Josh Tongue’s five wickets help England secure Test win over spirited Ireland

<span>Photograph: Gareth Copley/Getty Images</span>
Photograph: Gareth Copley/Getty Images

The stands were busy but a sparsely populated pavilion betrayed a belief among MCC members that England would wrap up a quick kill. As it was, the hosts were made to toil for their latest victory, secured well into the second half of the FA Cup final and underlining why a nation holds its breath over the fitness of Ben Stokes.

Mark Adair and Andy McBrine were the source of this English frustration on a sun-drenched third day, coming together before the lunch break and sharing a seventh-wicket stand of 163 from 165 balls that restored some Irish pride. An overall record for their country, the alliance was packed full of impish fun and had both men dreaming of a place on the honours boards.

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Neither made it, however, Adair removed for a 76-ball 88 and McBrine left high and dry on 86 not out, the signwriters instead switching their attention to Josh Tongue and sparkling figures of five for 66 on debut. Ireland were bowled out for 362, setting England 11 runs to win, and duly beaten by 10 wickets. For Stokes and Brendon McCullum, now tasked with the small matter of regaining the Ashes, this was an 11th win from 13 Tests as a leadership pairing.

Stokes became the first captain to neither bat or bowl in a Test victory and it is the latter that remains the concern; without his overs, the request for fast, flat pitches this summer becomes a touch more questionable. The all-rounder claims his troublesome left knee – understood to be chronic tendonitis – is improving and before play he bowled for the first time in a fortnight. That said, the grimace and instinctive grasp at the joint upon pouching a catch in the morning session told a different story.

The dismissal, Curtis Campher falling to a sweep off Joe Root’s tweakers for 19, left Ireland 162 for six, 191 runs away from making England bat again. They were effectively seven down, too, opener James McCollum sporting a moon boot and on crutches after the nasty ankle twist suffered on Friday evening.

Related: McBrine and Adair dig deep to restore Irish pride and frustrate England | Emma John

What followed defied the expectations of the pavilion no-shows and underlined why England need their talisman fit for both disciplines, Adair taking down Root with some lusty blows over midwicket and bringing up a 47-ball half-century when he cleverly guided Stuart Broad over the slips for four.

McBrine was not shy either, Jack Leach suiting the left-handed No 8 as he swept with increasing authority. Leach had earlier removed Lorcan Tucker, bowled on the sweep, but finished with one for 90 from his 20 overs. If Stokes is unable to bowl in the Ashes, England will need far more from a frontline spinner who is backed by his captain but was so ruthlessly targeted by Australia last time around.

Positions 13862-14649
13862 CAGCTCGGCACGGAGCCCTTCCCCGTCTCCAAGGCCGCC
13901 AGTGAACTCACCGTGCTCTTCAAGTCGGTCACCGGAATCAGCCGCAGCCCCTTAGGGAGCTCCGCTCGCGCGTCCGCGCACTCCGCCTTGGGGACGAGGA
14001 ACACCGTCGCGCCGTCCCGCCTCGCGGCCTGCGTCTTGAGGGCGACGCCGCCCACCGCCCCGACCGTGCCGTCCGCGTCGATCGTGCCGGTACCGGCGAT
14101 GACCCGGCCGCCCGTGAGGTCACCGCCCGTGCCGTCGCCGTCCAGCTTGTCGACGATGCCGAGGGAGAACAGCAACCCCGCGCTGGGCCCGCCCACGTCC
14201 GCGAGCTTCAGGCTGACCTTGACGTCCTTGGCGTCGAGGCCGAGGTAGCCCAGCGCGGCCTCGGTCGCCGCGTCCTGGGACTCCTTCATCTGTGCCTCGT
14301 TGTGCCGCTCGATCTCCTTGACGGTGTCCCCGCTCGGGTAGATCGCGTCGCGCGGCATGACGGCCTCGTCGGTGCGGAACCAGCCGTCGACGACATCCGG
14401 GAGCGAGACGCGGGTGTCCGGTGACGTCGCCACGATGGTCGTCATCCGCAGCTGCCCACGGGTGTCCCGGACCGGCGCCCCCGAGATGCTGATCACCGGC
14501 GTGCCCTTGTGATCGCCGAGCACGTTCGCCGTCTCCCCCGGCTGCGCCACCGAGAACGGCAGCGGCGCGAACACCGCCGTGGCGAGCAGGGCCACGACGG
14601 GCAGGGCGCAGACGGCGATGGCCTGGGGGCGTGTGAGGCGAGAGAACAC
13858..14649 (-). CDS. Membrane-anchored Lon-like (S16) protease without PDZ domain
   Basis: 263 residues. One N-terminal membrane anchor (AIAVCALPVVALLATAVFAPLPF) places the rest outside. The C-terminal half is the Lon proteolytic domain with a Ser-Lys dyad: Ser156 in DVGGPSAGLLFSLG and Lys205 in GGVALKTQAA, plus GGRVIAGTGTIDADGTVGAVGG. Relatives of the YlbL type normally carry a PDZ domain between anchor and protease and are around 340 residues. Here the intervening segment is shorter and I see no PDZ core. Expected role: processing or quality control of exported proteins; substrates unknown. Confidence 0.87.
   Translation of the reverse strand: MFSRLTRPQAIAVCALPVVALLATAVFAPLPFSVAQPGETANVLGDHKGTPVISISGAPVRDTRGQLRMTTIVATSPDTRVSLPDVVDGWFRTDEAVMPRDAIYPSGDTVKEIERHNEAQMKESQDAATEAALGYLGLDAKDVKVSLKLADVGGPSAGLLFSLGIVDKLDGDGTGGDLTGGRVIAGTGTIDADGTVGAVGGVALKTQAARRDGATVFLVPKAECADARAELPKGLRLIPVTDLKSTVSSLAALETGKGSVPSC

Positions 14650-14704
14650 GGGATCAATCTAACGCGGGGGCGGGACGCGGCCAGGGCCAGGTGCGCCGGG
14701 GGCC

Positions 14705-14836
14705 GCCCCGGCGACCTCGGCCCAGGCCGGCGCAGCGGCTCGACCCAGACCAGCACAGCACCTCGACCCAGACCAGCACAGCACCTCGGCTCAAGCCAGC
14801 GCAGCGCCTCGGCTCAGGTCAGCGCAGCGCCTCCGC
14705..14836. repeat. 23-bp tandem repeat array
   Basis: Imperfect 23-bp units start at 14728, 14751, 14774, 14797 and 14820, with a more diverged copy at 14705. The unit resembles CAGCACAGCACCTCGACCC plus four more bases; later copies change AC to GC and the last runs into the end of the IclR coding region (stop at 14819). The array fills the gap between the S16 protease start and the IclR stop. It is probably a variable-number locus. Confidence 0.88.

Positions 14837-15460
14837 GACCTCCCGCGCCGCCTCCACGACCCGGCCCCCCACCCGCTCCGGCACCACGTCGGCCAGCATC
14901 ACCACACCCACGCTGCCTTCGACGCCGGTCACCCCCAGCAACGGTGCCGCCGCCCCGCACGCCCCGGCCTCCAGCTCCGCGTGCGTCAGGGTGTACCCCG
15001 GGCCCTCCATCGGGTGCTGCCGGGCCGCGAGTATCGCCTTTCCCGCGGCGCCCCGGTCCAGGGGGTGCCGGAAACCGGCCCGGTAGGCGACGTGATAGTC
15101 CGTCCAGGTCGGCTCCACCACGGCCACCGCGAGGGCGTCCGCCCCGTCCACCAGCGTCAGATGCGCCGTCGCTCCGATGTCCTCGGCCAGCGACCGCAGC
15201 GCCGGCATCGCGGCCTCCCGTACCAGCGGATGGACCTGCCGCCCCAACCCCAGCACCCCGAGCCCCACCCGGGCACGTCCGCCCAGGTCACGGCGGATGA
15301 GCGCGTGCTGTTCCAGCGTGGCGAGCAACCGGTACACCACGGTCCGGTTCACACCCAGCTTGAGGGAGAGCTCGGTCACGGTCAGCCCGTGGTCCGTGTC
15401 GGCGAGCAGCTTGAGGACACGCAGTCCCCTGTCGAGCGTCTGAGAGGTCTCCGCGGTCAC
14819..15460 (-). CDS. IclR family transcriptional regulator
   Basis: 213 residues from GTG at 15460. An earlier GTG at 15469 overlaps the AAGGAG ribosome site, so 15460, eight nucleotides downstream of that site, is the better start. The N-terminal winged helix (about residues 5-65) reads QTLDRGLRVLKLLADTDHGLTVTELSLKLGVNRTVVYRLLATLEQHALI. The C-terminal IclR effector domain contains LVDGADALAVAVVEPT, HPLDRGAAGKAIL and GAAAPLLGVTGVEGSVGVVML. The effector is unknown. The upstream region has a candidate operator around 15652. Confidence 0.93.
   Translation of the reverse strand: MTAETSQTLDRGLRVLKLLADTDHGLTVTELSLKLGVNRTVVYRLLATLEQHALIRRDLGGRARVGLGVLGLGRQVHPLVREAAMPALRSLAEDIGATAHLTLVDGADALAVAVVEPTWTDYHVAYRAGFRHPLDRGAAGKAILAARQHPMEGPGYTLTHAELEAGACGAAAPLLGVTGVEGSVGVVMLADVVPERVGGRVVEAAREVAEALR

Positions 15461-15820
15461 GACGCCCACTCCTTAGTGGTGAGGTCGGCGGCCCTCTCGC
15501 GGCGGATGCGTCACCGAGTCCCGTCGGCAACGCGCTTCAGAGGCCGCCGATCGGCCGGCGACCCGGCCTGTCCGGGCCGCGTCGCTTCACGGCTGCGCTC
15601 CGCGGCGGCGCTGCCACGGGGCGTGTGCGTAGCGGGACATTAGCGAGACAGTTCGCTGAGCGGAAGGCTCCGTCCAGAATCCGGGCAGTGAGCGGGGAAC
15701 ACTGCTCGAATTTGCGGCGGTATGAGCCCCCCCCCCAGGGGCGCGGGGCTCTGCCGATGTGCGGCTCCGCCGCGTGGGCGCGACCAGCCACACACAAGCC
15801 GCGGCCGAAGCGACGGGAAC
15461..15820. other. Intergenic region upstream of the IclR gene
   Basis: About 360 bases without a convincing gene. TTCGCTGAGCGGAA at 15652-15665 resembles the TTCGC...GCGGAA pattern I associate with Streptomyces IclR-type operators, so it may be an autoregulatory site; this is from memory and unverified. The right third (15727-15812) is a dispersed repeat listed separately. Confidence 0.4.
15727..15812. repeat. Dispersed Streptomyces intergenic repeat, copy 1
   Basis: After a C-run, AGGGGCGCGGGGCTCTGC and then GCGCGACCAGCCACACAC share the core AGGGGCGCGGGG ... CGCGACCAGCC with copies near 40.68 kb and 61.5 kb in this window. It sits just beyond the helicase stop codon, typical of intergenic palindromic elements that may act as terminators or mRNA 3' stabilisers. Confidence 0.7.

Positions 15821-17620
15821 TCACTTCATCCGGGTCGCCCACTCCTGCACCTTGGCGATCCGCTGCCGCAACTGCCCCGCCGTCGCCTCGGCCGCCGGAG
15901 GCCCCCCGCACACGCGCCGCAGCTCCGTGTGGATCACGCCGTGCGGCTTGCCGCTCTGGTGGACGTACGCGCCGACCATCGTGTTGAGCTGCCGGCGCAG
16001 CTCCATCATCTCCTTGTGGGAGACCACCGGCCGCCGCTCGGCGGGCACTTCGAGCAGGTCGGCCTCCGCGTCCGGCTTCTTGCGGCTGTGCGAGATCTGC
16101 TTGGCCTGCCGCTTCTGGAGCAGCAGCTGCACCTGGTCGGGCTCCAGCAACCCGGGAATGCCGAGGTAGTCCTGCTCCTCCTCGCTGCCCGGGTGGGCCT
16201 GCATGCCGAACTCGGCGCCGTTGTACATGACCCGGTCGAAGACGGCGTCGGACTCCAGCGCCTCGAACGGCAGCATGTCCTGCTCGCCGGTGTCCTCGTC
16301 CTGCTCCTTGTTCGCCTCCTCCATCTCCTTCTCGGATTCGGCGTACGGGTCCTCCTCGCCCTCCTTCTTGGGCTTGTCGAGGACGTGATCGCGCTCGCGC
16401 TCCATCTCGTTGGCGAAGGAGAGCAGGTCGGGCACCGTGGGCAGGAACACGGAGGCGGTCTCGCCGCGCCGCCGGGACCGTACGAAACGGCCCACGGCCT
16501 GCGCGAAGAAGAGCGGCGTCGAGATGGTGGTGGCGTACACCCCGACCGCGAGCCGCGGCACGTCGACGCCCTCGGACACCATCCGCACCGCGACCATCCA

An attempted repeat of the uppercut by Adair finally separated the pair, a short ball from the hardworking Matthew Potts feathered behind to Jonny Bairstow. Relief for England was soon replaced by the beaming smile of Tongue, the 25-year-old having made Harry Tector (51) his fourth victim in the morning, caught third slip, and completing a famous five when tailender Fionn Hand edged to second.

McBrine was on 79 as last man Graham Hume walked out to join him. The No 11 fought his corner, helping secure a Rizla-thin lead and take the day into a third session. But the under-used Broad detonated his stumps two balls after the restart and with McCollum absent, it was over to Zak Crawley to belt three fours and possibly catch the end of the football in the dressing room.

Though one-way traffic for most of the Test, it was not without genuine upsides for England. Ben Duckett’s first Test century on home soil and a maiden double for Ollie Pope furthered their confidence after strong starts to the season with their counties, while Bairstow slotted back behind the stumps with minimal fuss – not straightforward on a ground like Lord’s, where the ball wobbles late for wicketkeepers.

But Tongue was the biggest tick, betraying few nerves in front of packed stands and demonstrating the awkward bounce and pace that enabled him to leapfrog Chris Woakes. Stokes and McCullum are developing a bit of a golden touch when it comes to newcomers, with Potts (seven), Rehan Ahmed (seven) and Will Jacks (six) similarly among the wickets on debut. An upbeat environment, summed up by the Madchester bucket hats the players have clearly been enjoying all week, is seemingly also a welcoming one.

Credit should also go to Alan Richardson and his coaching staff at Worcestershire, proving a so-called smaller county can produce Test-ready players. Tongue is out of contract at the end of the season, the bigger beasts are sniffing around, and it may be he decides to move on. But having been born in Redditch, played for the county since the age of six, and reached this level 19 years on, he now knows there is no imperative to do so to catch the eye of selectors.

Though likely to be nudged out by the returns of Jimmy Anderson and Ollie Robinson – Broad or Mark Wood appears the final decision for Edgbaston – Tongue has made an impression. There was a nice touch at the presentation too, Stokes stepping aside and asking his newest fast bowler to lift the sponsor’s trophy.

Ireland dispatched, albeit not without making England work hard for it in the end, attention now turns to that Ashes urn.